Will 2023 be the year of the Pensions Dashboard?
With the largest pension schemes set to connect to the dashboards ecosystem from August, and dashboards finally gaining attention in the mainstream media, we predict that 2023 will be the year of the pensions dashboard.
What does this mean for trustees? In this blog, we set out the key dashboards decisions that should be on every trustee board’s agenda for the year.
By way of a brief reminder (it is January after all), a pensions dashboard is a digital interface that is designed to enable individuals to see all of their pensions information in one place.
1. Governance and oversight
Deciding upon the practicalities – such as who will manage the project, what third-party input is required and putting in place a timetable and budget – are the building blocks of any significant pensions project, and dashboards is no different.
You may wish to delegate dashboards work to a committee or working group or you may prefer to keep it at board level, depending on your staging date, frequency of board meetings and the spread of dashboards knowledge of individuals on the trustee board.
It is also crucial to ensure that there is a suitable record-keeping process in respect of the dashboards-related decisions and actions taken by the trustee board. Having this paper trail is particularly important in light of the Pensions Regulator’s stated approach to compliance and enforcement – which has a strong focus on trustees being able to demonstrate how they have sought to achieve compliance with the legislation and regulatory guidance.
2. Connecting to the dashboards ecosystem
If you have not already determined this, the next key step is deciding how you are going to connect to the dashboards ecosystem.
For those with third-party administrators, this is likely to be an exercise in understanding the administrator’s connection proposal and monitoring progress towards it. For those with in-house administration, a specific decision will need to be taken as to whether to engage a third party to provide the point of connection (known as an integrated services provider, or ISP) or to develop an in-house software solution.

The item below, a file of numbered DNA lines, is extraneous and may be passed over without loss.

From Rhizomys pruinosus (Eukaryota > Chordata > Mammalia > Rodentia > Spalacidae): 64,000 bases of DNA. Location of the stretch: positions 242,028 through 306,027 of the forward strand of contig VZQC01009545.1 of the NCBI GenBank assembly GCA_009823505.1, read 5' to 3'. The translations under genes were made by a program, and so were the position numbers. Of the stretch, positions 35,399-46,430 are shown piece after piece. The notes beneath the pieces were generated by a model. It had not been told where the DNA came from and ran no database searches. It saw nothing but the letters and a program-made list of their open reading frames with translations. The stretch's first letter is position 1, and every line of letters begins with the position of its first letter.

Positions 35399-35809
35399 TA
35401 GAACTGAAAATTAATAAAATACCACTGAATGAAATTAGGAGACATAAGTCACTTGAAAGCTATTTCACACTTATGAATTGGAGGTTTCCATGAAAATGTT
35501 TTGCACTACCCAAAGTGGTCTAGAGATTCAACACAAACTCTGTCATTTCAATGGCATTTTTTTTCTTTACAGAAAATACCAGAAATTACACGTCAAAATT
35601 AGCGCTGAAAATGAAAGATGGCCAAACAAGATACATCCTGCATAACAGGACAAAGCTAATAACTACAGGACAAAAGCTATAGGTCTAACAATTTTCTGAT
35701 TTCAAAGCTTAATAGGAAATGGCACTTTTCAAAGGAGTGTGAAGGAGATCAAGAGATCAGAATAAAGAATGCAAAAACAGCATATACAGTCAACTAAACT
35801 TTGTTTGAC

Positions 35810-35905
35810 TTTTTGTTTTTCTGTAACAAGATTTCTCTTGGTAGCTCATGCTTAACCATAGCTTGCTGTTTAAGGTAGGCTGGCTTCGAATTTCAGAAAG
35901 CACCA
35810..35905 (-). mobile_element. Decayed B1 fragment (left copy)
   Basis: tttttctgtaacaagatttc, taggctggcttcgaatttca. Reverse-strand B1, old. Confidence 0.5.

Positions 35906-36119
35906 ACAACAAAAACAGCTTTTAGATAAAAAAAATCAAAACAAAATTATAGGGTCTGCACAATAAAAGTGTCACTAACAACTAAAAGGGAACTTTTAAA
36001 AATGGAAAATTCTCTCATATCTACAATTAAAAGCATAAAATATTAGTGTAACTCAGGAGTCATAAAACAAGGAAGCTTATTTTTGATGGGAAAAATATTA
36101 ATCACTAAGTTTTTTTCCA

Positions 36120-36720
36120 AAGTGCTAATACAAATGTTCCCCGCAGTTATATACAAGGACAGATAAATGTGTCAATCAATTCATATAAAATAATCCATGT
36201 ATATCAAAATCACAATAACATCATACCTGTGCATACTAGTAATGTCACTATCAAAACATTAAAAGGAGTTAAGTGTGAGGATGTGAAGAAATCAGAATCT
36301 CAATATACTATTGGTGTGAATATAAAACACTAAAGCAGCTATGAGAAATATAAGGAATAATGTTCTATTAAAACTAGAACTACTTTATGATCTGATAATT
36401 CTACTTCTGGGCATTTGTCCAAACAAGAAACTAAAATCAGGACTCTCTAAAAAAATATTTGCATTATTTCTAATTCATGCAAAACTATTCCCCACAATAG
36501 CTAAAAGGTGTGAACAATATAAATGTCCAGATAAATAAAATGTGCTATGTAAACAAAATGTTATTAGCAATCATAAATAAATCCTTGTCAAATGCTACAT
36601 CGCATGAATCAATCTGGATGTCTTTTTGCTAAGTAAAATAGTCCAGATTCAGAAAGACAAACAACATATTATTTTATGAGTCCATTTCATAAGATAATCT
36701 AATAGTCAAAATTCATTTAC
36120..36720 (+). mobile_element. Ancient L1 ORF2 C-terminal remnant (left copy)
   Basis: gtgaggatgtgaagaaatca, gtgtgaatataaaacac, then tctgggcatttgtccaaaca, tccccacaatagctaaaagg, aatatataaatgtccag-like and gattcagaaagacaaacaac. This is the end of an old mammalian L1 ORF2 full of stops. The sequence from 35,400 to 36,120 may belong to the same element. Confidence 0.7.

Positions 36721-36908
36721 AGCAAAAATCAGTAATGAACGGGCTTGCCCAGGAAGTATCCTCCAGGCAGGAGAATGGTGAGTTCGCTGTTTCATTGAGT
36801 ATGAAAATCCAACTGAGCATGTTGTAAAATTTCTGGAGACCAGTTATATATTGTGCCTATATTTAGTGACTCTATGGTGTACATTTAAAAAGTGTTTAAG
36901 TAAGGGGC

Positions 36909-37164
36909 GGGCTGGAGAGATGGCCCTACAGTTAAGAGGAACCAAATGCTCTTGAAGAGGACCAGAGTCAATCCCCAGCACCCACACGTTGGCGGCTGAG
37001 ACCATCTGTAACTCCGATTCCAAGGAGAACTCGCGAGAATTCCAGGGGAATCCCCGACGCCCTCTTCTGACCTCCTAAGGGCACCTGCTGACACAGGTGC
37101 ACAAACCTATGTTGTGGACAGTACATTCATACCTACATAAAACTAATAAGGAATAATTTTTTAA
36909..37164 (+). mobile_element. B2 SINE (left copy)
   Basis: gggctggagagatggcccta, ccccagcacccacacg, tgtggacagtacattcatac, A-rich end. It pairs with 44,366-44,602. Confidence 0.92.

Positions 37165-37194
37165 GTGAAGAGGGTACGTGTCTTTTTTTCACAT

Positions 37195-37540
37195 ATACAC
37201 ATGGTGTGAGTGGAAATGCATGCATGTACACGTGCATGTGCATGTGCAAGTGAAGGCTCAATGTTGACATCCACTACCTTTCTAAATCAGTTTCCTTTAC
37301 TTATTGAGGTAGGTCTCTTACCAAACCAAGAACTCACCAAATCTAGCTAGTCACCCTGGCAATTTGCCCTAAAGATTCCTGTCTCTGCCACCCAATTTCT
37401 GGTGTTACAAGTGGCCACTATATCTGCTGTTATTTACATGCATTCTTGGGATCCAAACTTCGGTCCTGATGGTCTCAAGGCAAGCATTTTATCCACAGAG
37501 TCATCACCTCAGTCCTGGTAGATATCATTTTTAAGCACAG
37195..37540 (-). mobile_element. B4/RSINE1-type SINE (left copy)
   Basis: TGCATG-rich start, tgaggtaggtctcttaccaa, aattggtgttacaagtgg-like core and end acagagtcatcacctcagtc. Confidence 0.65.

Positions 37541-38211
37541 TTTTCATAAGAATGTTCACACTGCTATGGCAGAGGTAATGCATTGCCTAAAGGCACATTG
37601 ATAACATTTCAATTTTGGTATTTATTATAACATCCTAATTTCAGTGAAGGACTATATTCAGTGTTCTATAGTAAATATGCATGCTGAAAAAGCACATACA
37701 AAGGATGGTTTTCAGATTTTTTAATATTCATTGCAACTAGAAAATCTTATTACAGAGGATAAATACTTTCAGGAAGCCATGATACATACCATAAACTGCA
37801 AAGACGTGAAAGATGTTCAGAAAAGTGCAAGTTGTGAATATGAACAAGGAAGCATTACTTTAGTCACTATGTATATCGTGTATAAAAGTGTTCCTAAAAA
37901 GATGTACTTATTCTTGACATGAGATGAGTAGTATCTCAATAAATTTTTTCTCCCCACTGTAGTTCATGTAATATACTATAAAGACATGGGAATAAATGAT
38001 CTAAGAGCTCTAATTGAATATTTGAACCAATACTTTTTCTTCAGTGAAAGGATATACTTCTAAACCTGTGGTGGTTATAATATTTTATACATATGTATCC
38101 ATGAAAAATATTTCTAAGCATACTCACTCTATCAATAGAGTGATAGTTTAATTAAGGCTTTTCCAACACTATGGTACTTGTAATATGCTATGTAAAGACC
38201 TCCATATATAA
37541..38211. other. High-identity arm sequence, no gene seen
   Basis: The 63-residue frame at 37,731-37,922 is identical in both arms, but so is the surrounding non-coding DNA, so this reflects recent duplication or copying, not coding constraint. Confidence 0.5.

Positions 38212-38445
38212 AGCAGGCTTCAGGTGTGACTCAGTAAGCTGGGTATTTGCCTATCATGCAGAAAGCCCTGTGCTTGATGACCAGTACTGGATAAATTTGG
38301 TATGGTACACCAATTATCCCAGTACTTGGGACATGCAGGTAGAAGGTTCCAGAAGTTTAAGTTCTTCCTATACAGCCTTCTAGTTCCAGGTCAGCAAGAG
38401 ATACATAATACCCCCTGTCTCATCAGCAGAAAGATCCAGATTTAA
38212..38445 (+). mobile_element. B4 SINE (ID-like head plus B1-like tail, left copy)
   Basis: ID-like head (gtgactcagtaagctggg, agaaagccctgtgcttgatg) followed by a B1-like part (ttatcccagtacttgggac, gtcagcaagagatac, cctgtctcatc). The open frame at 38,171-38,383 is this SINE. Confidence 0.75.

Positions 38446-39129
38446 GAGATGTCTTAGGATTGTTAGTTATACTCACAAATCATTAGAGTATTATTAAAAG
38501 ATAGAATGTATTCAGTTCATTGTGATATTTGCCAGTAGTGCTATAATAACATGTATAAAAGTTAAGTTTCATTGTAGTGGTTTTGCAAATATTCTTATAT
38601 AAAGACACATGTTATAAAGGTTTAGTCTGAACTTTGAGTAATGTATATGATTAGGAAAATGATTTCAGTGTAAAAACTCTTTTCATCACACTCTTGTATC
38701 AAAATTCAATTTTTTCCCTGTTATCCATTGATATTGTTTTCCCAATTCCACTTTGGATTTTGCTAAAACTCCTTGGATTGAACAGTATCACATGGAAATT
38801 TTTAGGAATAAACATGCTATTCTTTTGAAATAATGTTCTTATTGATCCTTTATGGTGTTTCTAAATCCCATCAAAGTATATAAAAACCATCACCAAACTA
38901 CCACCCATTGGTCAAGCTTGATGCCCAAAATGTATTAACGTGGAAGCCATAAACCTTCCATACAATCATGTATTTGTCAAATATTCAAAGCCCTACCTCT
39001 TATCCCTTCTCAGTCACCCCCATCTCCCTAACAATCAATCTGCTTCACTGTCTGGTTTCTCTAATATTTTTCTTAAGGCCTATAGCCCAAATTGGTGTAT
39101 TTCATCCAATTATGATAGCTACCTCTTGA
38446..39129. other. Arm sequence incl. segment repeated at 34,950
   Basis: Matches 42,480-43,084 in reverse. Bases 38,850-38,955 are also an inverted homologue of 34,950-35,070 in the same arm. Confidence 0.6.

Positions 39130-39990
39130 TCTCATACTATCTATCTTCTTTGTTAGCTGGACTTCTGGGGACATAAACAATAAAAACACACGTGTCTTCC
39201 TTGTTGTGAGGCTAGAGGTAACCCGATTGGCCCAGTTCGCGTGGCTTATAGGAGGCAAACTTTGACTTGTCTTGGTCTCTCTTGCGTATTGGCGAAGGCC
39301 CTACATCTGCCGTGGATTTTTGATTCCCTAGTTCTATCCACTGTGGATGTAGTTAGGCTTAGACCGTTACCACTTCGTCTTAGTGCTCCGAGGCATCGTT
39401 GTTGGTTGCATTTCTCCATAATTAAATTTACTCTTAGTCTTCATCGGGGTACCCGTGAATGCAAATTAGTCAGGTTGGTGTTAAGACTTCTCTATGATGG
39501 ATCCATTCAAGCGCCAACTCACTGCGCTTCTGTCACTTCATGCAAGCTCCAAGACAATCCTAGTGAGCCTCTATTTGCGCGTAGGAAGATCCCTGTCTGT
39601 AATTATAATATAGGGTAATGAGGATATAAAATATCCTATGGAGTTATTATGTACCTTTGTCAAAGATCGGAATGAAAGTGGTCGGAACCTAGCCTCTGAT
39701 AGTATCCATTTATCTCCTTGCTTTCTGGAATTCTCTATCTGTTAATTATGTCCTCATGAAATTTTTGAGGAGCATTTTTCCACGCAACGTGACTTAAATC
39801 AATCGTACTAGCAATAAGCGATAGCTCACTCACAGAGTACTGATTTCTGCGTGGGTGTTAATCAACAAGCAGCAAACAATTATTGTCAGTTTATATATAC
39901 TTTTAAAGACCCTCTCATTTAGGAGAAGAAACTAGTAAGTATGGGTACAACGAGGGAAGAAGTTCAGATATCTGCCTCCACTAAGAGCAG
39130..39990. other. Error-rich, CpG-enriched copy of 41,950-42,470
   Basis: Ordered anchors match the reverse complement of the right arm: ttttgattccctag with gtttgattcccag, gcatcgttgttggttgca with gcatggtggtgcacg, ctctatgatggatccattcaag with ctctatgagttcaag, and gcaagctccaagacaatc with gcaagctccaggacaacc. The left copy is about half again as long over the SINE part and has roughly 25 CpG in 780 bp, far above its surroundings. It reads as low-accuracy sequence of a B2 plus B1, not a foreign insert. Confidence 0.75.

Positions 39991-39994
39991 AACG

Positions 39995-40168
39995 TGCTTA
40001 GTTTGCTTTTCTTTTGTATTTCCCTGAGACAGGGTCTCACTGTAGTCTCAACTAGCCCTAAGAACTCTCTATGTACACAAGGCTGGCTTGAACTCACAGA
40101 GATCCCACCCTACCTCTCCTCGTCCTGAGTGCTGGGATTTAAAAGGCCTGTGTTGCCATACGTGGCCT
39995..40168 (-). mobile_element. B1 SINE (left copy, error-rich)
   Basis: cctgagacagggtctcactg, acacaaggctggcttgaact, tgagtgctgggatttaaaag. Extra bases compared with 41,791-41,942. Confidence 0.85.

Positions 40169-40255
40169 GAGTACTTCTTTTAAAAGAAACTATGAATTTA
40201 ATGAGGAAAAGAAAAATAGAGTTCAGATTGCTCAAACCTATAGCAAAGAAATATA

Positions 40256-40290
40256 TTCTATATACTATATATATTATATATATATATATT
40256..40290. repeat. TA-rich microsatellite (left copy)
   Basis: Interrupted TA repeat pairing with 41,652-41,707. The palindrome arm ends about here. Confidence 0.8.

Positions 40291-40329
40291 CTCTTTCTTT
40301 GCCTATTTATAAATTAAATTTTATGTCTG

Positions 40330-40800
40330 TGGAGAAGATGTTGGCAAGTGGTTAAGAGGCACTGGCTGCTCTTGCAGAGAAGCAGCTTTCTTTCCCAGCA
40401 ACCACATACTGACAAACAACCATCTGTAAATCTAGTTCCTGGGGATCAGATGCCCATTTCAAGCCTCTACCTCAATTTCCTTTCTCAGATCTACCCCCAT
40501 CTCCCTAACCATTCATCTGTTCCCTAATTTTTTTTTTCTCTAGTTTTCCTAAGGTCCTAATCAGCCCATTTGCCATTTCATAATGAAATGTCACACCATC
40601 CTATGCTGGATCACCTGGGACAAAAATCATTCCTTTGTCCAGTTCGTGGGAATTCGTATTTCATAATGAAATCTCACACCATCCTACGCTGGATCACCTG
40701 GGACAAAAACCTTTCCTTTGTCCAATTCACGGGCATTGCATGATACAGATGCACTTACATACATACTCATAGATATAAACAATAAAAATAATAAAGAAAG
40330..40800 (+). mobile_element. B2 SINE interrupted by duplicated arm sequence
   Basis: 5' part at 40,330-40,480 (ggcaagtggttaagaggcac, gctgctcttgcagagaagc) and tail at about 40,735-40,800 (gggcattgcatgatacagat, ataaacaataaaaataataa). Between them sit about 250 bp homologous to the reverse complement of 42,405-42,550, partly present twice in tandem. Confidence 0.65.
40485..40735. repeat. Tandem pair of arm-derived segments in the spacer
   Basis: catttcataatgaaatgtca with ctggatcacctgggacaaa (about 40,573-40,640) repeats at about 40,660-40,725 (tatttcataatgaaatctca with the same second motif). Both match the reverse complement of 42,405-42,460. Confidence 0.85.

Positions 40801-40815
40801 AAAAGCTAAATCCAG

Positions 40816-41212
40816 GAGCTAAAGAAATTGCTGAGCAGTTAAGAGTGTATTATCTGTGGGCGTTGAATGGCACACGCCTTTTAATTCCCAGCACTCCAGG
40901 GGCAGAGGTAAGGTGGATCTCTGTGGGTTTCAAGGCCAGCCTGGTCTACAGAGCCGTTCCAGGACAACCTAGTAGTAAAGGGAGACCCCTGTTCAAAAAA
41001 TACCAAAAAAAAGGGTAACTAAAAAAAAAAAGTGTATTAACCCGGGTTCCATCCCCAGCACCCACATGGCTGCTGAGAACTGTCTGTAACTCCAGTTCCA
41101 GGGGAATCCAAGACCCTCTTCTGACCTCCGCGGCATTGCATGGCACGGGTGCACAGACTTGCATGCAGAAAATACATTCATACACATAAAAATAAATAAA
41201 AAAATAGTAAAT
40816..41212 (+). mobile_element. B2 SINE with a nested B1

Whichever of the options applies is likely to involve due diligence (in terms of sourcing an ISP or software provider), contract negotiations and – once the connection is set-up – a testing process. This should all be built into the timeline for compliance in advance of the scheme’s staging date.
3. Find requests and matching criteria
Once you have decided how you are going to connect, attention should turn to how matches will be made. This is the process by which individual savers inputting their information into the dashboards ecosystem (a ‘find request’) will be matched to their pensions information in relevant schemes.
The focus here should be on (i) ensuring your data is of sufficient quality to enable accurate matches, and (ii) setting the criteria for matches.
If your data is not yet dashboard ready, steps should be taken to get it to that stage by the scheme’s staging deadline. Trustees may wish to liaise with their administrator or a data specialist on the improvement options available.
On your matching criteria, it is important to strike a balance between setting criteria which are too restrictive and risk missing matches (for example, because the trustees have not made any allowances for minor changes such as typos or surname changes) and setting criteria which are too broad and risk making too many matches with individuals that do not turn out to be members, resulting in an unnecessary concentration of scheme resources towards dealing with non-members.
4. View requests and value data
The most complex of the initial decisions to be made each relate to the provision of ‘value data’ in response to a ‘view request’. This is the provision to a scheme member of prescribed information in relation to their scheme benefits.
The legislation on dashboards includes optionality with regards to both the content and presentation of this data. For example, trustees may need to take decisions on aspects such as:
- The use of live data or data drawn from recent benefit statements,
- The calculation methods to be used for complex DB benefit structures, and
- The presentation of multiple tranches of data (including hybrid benefits and benefits with different retirement ages attaching to them) as a combined value or separate values.
This is an area which is still developing, particularly when it comes to industry guidance, and trustees should ensure they factor enough time in to seek advice on and make the decisions necessary before their scheme’s staging deadline.
The most important decision all trustees should be taking is to embrace the year of the pensions dashboard and get started on their preparations. While it might seem like the lead-in time has been long, those staging dates are fast approaching.
As always, please do reach out to your usual Sackers contact if you would like more information on any of the above.